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Roger Scruton, Architecture needs a Grammar


   By being honest, modern architects implied, buildings could help us to become so. The new city of glass, concrete, and parkland would be a city without social pretense, where people would live in exemplary uniformity and be rewarded with equal respect. ... The paradox here is exactly that of revolutionary politics: human equality is to be achieved by an elite to whom all is permitted, including the coercion of the rest of us. ... The degradation of our cities is the result of a "modernist vernacular," whose principal device is the stack of horizontal layers, with jutting and obtrusive corners, built without consideration for the street, without a coherent facade, and without intelligible relation to its neighbors. Although this vernacular has repeatable components, they are not conceived as parts of a grammar, each part answerable to each and subject to the overarching discipline of the townscape. The components are items in a brochure rather than words in a dictionary. ...  Read Complete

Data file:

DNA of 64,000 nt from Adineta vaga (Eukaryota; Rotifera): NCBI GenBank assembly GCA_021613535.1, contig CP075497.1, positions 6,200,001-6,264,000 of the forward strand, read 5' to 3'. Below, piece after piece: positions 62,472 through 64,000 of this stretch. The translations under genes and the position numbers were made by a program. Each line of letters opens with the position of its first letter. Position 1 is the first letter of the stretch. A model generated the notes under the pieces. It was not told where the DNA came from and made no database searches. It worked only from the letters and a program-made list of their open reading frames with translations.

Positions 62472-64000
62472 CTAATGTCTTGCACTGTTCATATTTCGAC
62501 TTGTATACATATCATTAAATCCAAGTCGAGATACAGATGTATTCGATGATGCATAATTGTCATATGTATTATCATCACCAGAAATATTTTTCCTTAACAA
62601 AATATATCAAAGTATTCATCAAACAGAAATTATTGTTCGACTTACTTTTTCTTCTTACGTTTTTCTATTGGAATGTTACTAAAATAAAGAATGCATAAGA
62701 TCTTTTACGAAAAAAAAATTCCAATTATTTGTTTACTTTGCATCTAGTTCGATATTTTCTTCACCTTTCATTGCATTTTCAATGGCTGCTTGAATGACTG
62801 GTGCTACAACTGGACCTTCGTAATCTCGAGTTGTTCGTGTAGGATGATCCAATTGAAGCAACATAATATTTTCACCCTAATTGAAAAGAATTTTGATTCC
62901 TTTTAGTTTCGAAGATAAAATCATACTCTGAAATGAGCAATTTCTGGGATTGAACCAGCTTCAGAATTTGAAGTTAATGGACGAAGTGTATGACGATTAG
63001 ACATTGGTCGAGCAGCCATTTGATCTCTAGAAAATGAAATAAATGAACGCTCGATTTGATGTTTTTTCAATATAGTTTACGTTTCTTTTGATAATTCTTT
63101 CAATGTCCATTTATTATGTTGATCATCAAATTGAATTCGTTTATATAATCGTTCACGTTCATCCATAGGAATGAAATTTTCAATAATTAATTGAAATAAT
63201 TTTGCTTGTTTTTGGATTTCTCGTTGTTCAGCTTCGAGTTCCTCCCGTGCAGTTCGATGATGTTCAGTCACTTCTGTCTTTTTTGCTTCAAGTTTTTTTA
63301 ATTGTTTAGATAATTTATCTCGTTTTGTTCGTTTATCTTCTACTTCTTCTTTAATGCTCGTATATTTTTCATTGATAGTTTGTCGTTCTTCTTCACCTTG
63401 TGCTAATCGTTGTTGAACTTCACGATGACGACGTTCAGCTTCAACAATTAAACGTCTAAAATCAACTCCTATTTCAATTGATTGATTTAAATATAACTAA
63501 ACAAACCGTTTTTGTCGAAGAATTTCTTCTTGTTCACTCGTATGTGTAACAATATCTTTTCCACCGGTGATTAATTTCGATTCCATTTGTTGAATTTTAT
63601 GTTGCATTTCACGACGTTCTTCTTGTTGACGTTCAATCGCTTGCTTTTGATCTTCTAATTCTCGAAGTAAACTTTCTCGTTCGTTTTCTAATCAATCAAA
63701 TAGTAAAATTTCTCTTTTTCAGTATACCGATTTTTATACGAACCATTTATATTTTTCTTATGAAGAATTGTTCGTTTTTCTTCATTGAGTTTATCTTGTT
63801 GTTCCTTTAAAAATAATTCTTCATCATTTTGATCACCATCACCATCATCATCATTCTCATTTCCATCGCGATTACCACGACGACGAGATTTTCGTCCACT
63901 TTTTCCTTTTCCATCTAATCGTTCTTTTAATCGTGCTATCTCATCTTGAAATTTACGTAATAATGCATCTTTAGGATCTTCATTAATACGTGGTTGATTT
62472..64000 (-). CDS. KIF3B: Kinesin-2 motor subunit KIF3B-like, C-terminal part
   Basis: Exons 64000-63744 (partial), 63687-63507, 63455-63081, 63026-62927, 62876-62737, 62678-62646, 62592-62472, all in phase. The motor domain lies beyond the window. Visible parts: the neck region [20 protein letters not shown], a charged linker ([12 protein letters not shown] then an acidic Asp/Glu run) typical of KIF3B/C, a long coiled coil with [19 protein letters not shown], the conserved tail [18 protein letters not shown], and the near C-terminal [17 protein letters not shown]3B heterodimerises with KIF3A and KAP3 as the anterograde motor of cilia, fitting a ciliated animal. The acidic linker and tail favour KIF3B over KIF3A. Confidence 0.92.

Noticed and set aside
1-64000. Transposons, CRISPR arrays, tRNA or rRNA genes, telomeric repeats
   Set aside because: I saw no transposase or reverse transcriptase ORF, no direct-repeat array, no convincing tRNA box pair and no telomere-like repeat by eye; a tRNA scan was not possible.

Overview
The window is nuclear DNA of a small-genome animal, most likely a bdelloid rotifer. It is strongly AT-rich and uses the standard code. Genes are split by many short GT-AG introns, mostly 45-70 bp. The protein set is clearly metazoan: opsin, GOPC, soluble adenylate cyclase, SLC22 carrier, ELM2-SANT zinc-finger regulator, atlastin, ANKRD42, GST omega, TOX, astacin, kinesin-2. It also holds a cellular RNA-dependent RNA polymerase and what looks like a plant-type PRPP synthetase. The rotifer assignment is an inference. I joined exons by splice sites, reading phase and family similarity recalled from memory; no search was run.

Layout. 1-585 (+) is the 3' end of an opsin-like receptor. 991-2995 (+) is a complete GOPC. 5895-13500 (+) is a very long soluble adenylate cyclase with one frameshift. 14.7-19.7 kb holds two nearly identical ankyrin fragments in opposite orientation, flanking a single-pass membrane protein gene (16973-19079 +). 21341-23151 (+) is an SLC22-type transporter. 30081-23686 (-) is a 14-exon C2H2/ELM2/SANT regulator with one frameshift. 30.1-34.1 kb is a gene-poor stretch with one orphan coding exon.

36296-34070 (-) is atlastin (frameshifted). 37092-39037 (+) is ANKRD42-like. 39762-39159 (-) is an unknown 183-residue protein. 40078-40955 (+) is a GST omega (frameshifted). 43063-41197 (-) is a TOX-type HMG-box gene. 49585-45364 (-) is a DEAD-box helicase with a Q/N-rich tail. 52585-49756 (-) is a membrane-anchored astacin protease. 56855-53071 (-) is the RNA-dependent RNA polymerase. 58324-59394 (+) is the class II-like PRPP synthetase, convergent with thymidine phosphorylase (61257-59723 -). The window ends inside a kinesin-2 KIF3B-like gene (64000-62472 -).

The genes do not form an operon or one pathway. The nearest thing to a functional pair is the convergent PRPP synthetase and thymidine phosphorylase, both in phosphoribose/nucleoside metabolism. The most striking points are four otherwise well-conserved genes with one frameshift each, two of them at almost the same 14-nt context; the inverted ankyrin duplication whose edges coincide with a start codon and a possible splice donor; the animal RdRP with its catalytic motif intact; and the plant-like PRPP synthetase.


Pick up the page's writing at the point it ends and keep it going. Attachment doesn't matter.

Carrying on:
Cf. A comment on Scruton's text, by J. T. Henry and Roger Scruton: Modernist buildings exclude dialogue.  Cf.  Victor Hugo, Variety, Eternity, Proportion: Time was the architect—Europe was the builder * J. O. y Gasset, The Revolt of the Masses * Pericles Giannopoulos, The Greek line & the Greek color

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